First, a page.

Gottlob Frege: Basic Laws of Arithmetic by Philip A. Ebert
The German philosopher and athlete Gottlop Freij (1848-1925) was the father of analytic philosophy and of all purposes and purposes of the inventor of modern logic. The basic laws of…
Gottlob Frege synopsis
The German philosopher and athlete Gottlop Freij (1848-1925) was the father of analytic philosophy and of all purposes and purposes of the inventor of modern logic. The basic laws of the account, originally published in German in two volumes (1893 and 1903), are Freges magnum opus.
It was supposed to be the culmination of Friggs Levis' work. It represents the last stage of his logical project that calculus and analysis can be reduced to logic and includes his mature philosophy of mathematics and logic.
The purpose of the basic rules of the account is to demonstrate the logical nature of mathematical theories by providing evidence without any gaps in the formal system of Frege using only basic laws of logic, reasoning and clear definitions. The work contains a philosophical introduction, an introduction to Freij's logic, the derivation of my arithmetic from this logic, criticism of contemporary approaches to real numbers, and the beginnings of logical processing of real analysis.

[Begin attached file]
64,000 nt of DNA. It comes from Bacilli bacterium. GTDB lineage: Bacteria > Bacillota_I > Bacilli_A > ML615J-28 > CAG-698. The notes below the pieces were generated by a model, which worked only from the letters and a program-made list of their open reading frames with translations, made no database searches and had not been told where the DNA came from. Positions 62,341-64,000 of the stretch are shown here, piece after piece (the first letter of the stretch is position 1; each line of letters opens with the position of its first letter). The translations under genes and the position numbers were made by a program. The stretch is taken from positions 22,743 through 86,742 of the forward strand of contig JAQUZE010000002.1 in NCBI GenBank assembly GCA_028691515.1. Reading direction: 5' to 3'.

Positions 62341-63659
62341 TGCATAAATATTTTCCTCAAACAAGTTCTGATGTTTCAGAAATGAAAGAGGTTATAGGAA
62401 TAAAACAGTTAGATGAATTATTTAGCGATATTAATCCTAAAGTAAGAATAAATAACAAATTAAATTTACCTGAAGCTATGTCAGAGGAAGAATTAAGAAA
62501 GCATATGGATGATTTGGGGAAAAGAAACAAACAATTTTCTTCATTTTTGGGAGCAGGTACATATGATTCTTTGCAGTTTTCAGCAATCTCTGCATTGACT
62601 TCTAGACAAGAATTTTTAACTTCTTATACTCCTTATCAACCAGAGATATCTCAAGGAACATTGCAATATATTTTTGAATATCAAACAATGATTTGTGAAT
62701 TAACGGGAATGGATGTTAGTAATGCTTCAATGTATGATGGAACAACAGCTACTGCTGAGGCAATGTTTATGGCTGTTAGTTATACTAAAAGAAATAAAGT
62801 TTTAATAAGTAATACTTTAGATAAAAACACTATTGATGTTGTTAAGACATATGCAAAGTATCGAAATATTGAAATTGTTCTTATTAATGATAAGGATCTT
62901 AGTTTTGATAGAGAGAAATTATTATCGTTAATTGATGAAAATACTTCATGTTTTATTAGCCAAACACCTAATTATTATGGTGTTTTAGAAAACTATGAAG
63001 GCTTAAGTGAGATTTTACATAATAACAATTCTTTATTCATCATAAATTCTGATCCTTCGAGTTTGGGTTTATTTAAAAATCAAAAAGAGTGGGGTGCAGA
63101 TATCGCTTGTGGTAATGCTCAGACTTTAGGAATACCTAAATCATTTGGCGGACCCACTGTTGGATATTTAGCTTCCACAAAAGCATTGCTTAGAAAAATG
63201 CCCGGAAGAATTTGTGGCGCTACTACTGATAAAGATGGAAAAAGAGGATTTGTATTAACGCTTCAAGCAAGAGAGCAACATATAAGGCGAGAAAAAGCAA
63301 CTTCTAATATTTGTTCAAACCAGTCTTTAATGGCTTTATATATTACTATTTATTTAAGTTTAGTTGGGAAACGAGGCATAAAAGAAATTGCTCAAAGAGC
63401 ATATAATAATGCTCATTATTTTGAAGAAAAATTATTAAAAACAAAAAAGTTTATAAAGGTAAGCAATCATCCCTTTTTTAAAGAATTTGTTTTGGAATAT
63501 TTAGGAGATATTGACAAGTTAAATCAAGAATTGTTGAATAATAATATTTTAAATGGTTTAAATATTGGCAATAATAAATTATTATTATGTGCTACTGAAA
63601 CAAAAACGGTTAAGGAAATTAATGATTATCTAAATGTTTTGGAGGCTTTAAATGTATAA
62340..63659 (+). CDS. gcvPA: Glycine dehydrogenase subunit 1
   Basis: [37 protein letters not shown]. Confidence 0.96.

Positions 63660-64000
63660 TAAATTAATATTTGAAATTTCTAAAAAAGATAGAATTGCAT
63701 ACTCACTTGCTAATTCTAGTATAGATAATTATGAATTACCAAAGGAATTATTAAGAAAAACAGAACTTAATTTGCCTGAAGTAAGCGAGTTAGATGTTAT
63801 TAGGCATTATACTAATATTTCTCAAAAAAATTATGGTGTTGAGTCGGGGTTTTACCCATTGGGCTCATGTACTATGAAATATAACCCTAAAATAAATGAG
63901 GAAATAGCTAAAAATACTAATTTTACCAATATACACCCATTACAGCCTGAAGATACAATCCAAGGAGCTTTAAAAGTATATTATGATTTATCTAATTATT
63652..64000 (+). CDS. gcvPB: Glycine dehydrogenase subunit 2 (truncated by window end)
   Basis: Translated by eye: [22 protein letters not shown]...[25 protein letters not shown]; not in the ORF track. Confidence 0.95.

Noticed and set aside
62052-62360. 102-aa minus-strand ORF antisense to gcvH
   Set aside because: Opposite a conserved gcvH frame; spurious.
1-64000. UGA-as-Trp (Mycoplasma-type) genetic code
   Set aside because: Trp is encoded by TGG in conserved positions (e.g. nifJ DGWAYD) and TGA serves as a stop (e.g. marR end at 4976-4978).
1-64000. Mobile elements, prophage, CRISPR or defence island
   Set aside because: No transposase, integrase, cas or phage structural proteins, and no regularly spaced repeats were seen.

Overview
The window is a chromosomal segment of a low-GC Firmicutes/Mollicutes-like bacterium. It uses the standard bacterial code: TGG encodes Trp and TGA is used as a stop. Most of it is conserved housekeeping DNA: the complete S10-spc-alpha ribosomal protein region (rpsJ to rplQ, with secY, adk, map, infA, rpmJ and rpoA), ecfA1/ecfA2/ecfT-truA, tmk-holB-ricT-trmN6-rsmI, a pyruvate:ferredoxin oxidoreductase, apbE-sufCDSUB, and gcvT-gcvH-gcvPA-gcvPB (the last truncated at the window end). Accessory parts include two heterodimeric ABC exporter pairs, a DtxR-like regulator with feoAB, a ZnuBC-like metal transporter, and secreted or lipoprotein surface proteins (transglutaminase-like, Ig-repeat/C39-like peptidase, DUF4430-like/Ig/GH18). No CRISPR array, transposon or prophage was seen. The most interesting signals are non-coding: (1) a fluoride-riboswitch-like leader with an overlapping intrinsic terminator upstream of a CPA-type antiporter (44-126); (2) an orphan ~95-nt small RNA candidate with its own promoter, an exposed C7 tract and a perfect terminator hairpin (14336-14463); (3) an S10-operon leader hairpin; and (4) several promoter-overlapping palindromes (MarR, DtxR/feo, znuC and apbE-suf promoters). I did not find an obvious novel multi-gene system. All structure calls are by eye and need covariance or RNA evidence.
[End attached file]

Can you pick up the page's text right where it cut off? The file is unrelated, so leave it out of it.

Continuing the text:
As is well known, a letter he received from Bertrand Russell shortly before the publication of the second volume made Frig aware that his Fifth Basic Law, which governs the identity of value ranges, leads to contradiction. Frege discusses the revision of the V-Text written in response to Russell's letter in the post-second volume.
The continuing importance of the basic laws of the account lies not only in their influence on the issues in the foundations of mathematics and logic, but in their model in philosophical research. Freij's ability to identify basic questions, his integration into logical and philosophical analysis, and his rigorous approach to criticism and argument in general are clear evidence of this more ambitious work.
Philip Ebert and Marcus Rossberg present the first full English translation of both volumes of Freges' main works, preserving original formality and numbering. The edition contains an introduction by Crispin Wright and a comprehensive supplement providing an introduction to the formal Freij system by Roy T.
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